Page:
Bookmark and Share

Planning for pregnancy, childbirth and post-delivery

HealthSmart! Planning for pregnancy, childbirth and post-delivery (Printable PDF, 493 KB)

Preconception counseling

Meeting with an OB/GYN or maternal-fetal medicine specialist before becoming pregnant is one of the most beneficial planning activities a woman can consider.

Preconception counseling is the process of taking a very careful history of the mother and her family and the baby’s father and his family before becoming pregnant. It can help determine any factors, illnesses or conditions – such as a genetic defect or history of preterm deliveries – that might impact the health of the mother or the fetus.

If you have an underlying medical condition, you should ask your doctor:
• What effect could my medical condition have on a pregnancy and baby?
• How would becoming pregnant affect my long-term health?

By understanding your health and possible risk factors, along with those of the baby’s father, you can decide when and how to start a family. The health you bring to a pregnancy is one of the most important influences on the outcome. It is important for women to manage any underlying medical conditions leading up to and during pregnancy.

Prenatal genetic testing

Many families have a history of genetic-based diseases. These families might desire more information about how this could affect a baby. Several prenatal tests are available to determine whether a fetus might be born with a genetic disorder such as Down syndrome, cystic fibrosis or a neural tube defect.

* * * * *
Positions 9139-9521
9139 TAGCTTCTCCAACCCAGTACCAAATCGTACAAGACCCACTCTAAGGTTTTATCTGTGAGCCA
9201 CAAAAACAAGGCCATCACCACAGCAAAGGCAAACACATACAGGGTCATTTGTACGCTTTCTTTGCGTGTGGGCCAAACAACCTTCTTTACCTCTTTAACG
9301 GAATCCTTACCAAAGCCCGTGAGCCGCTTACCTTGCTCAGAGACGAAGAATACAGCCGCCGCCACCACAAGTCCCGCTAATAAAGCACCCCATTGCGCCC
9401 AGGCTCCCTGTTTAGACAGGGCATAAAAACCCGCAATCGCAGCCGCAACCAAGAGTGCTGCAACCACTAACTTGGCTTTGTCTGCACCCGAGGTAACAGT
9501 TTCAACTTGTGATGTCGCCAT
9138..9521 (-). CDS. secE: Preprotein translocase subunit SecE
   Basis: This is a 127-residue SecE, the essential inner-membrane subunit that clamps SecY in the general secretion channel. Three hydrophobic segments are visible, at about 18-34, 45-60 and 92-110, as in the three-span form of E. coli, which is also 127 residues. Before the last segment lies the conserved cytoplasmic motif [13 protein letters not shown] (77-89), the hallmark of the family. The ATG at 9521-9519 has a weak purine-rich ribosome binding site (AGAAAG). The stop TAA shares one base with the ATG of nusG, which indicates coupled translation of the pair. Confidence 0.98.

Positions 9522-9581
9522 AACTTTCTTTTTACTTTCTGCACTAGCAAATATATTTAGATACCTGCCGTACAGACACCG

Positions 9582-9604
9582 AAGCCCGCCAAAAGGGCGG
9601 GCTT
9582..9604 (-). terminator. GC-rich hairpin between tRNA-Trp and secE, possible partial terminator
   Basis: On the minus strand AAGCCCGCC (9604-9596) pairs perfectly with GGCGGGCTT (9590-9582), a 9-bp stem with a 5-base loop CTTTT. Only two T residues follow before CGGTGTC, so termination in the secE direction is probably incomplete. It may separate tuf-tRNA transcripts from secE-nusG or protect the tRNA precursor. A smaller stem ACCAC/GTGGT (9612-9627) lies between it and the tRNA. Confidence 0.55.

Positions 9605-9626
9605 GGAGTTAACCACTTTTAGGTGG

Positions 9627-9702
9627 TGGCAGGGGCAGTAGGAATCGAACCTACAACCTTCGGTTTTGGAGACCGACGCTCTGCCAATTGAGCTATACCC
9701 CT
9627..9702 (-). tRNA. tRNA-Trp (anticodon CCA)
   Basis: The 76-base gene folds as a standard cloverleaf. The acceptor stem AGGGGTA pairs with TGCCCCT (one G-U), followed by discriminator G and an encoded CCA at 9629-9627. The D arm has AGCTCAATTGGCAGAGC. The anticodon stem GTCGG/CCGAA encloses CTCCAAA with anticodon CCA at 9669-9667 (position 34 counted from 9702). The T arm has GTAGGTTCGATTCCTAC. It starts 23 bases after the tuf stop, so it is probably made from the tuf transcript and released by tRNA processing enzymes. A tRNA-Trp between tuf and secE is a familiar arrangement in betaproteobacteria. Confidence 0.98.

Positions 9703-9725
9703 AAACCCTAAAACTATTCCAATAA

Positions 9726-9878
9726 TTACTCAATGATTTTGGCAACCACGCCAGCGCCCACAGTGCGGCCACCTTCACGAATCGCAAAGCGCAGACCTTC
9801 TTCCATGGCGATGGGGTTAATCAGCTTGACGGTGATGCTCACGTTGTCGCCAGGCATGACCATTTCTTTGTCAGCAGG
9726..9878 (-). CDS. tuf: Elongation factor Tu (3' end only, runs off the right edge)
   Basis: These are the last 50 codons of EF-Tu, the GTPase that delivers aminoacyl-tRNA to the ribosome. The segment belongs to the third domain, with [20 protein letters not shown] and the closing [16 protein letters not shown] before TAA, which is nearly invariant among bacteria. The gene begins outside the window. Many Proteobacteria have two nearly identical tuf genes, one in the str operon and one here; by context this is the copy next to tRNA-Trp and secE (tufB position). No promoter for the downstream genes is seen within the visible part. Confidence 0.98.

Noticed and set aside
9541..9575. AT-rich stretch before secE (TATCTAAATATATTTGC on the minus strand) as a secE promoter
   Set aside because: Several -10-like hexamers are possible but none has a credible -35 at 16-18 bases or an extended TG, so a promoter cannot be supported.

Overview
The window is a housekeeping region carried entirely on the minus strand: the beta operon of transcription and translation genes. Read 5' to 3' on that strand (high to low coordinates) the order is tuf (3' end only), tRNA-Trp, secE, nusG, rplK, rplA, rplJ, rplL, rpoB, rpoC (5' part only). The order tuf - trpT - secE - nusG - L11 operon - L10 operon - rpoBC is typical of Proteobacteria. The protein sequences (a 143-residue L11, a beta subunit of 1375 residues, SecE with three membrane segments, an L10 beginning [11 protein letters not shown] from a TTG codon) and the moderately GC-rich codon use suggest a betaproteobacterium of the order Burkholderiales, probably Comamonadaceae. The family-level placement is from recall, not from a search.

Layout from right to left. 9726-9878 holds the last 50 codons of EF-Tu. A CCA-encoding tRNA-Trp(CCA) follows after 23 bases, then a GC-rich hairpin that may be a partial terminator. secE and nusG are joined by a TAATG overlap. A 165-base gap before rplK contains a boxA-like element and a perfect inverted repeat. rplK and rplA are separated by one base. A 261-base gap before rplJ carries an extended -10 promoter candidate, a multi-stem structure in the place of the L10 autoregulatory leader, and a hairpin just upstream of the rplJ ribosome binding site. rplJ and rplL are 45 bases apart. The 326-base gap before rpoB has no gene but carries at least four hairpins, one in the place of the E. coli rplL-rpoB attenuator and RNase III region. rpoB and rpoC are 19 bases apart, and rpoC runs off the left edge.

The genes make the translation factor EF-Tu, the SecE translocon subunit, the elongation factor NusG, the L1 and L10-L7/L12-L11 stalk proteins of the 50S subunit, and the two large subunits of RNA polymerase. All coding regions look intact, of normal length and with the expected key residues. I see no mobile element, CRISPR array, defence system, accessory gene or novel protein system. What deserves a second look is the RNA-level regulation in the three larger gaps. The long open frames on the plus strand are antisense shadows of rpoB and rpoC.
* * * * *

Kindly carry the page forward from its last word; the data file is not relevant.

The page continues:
Genetic-testing options include:
Chorionic villus sampling (CVS) – Between 10 and 12 weeks of pregnancy, a sample of tissue is taken from the placenta and tested.
First-trimester screening – Between 11 and 13 weeks, the pregnancy is evaluated with an ultrasound and blood work.
Amniocentesis – Between 15 and 20 weeks, a small sample of amniotic fluid, or the fluid that surrounds the baby, is collected and tested.
Quad screen – Between 16 and 18 weeks, blood is drawn and tested.

Discussion of prenatal genetic testing should begin with your obstetrician. If at any time during your pregnancy you become a high-risk patient, your obstetrician will refer you to a high-risk program.

Labor

Labor usually starts two weeks before to two weeks after the estimated date of delivery. Signs of labor vary among women, as every woman experiences labor differently. If you feel unsure whether labor is beginning, it is important to contact your physician.

Common signs of labor include:
Bloody show – A small amount of mucus, slightly mixed with blood, might be expelled from the vagina.
Contractions – Uterine muscles might spasm at intervals of less than 10 minutes. Contractions might become more frequent or severe as labor progresses.
Rupture of amniotic sac membranes (bag of waters) – Amniotic fluid might leak or gush from the vagina. A woman who experiences a rupture of the amniotic sac membranes should contact her physician immediately. The majority of women with ruptured membranes go into labor within 24 hours. If labor still has not begun after 24 hours, a woman might be hospitalized for labor to be induced. This is a common step to help prevent infections and delivery complications.

Pain management options